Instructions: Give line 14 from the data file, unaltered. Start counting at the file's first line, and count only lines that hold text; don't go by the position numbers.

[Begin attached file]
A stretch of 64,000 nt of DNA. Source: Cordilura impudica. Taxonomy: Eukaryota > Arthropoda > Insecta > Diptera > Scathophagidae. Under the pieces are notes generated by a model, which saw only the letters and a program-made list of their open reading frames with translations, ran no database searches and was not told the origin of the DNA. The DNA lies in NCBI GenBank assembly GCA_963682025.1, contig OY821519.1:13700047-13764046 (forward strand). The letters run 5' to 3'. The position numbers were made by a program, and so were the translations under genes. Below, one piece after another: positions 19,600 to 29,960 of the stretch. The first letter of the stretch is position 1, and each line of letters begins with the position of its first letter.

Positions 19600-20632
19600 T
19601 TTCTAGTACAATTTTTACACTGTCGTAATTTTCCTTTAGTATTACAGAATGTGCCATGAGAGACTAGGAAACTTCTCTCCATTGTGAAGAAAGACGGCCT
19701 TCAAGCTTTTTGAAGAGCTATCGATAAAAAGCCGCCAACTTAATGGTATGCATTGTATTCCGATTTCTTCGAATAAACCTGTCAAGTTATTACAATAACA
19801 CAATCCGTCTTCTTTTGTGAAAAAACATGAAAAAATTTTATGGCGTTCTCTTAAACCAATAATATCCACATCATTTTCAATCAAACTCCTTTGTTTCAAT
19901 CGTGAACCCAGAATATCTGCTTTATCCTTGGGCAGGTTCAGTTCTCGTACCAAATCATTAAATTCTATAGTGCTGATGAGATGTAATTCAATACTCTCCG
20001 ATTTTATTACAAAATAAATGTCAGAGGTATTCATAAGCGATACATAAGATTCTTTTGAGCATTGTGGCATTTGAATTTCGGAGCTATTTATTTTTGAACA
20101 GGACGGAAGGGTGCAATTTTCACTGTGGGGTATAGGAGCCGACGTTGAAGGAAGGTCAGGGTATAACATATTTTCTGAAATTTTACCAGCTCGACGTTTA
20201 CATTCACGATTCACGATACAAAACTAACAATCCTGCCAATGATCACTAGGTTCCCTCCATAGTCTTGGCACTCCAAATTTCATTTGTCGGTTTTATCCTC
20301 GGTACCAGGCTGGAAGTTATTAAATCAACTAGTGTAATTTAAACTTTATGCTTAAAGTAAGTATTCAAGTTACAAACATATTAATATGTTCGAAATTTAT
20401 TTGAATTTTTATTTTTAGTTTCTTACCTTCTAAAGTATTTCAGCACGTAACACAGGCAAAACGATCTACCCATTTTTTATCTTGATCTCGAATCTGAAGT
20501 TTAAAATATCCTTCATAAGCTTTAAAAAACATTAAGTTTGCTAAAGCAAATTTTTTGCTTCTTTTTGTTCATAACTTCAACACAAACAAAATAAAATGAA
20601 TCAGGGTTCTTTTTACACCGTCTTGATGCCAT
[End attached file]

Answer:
20601 TCAGGGTTCTTTTTACACCGTCTTGATGCCAT